Recently I have noticed a lots of my friends and peers on campus stressed over the “what ifs” in their lives. Granted, it’s midterm exam season, and with spring break a week away, there’s a mutual attitude of just trying to make it to March 22.
I study at a school that proudly wears the title of an “Original Public Ivy”. My campus is flooded with smart, motivated, and competitive students. This can be a great thing; one is constantly challenged to grow and learn and contribute to our community. But this can also foster a culture of over-exaggerated fear of failure. There’s a reason why the students that go to my school, go to my school: they are intelligent, involved, and on a mission. However, I think whatever college or university that one attends presents great challenge. College is HARD. You are quite literally trying to get your life together and earn a degree, and if you haven’t experienced great failures in your life before, surrounded by the pressure of the successes of your peers, professors, and alumni, that can be very confusing and discouraging to navigate through.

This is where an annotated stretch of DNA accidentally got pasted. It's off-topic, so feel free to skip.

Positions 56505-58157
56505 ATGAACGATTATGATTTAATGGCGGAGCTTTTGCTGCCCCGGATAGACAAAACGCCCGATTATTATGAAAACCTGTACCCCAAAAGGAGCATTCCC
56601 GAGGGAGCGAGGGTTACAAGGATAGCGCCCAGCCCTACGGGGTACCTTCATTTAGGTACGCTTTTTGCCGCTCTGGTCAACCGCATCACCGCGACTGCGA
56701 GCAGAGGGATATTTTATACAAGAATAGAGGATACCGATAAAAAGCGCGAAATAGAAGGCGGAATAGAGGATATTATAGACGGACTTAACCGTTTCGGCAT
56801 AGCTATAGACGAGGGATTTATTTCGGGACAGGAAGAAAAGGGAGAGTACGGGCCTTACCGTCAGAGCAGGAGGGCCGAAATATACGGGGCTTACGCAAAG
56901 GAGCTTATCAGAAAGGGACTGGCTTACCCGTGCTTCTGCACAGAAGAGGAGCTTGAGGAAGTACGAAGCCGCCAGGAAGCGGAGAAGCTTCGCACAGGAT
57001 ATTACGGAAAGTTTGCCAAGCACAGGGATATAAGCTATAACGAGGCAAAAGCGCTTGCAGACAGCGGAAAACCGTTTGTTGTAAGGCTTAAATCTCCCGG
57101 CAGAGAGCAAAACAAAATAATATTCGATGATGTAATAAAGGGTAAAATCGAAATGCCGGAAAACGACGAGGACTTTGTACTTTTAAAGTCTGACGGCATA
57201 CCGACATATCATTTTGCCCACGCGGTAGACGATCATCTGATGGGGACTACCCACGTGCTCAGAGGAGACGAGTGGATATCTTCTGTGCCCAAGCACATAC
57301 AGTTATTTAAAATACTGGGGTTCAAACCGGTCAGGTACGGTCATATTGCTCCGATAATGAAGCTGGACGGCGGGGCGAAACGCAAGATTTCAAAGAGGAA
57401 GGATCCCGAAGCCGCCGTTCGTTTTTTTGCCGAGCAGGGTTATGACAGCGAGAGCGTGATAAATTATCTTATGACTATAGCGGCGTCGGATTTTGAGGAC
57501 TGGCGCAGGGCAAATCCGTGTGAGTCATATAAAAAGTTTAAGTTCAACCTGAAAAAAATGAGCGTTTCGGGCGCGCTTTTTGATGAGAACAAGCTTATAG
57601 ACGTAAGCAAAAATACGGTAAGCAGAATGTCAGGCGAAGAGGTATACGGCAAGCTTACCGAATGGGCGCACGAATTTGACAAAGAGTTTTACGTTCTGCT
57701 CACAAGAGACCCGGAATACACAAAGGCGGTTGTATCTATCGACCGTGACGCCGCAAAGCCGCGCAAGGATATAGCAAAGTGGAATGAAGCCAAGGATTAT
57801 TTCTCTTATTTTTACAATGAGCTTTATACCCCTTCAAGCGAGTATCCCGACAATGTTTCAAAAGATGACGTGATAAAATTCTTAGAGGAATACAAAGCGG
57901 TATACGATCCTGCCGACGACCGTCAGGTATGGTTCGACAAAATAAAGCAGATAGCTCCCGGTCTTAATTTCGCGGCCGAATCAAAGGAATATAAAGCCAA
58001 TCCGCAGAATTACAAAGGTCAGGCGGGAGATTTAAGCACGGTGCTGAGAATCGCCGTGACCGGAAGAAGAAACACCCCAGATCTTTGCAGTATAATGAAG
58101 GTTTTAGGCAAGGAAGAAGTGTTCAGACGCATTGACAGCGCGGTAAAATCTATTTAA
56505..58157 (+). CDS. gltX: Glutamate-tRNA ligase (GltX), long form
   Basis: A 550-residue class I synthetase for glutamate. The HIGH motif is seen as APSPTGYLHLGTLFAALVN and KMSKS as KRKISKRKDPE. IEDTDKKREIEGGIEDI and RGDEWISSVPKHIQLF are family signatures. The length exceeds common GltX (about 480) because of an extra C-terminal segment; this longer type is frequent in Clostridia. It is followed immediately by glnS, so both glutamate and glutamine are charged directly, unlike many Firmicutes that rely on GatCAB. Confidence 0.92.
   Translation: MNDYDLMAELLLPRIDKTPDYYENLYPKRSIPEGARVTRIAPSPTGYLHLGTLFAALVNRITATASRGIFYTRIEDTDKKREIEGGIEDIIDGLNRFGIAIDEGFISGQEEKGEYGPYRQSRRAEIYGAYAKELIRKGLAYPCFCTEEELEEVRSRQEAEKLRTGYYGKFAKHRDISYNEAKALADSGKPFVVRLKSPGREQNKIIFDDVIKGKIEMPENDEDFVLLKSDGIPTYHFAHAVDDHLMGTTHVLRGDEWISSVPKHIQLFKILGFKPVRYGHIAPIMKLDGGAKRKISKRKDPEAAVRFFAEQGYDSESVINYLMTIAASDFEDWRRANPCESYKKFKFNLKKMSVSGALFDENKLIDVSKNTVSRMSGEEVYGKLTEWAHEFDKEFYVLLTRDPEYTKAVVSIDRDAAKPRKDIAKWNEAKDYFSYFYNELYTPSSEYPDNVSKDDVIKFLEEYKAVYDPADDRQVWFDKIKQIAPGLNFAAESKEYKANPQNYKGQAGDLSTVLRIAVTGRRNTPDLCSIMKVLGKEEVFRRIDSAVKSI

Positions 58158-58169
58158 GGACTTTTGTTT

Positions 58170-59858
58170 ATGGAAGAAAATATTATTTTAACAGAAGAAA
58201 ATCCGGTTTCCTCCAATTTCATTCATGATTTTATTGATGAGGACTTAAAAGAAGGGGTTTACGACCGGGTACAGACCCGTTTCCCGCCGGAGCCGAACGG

It is cliche at this point to hear the advice to not be afraid of failure (a commencement speech favorite), but over the course of my college career, it is true. Failure affords growth. Failure affords courage. Failure affords eventual success. Simply put, give it your all, and if you take the L, learn from it, and move on. Your current failures will afford in long term successes, and chances are, you’ll be much better off than the people who have only achieved perfection all their lives (I have a feeling this is a very small percentage of the world).
The “what ifs” are pointless. Look up, not side to side.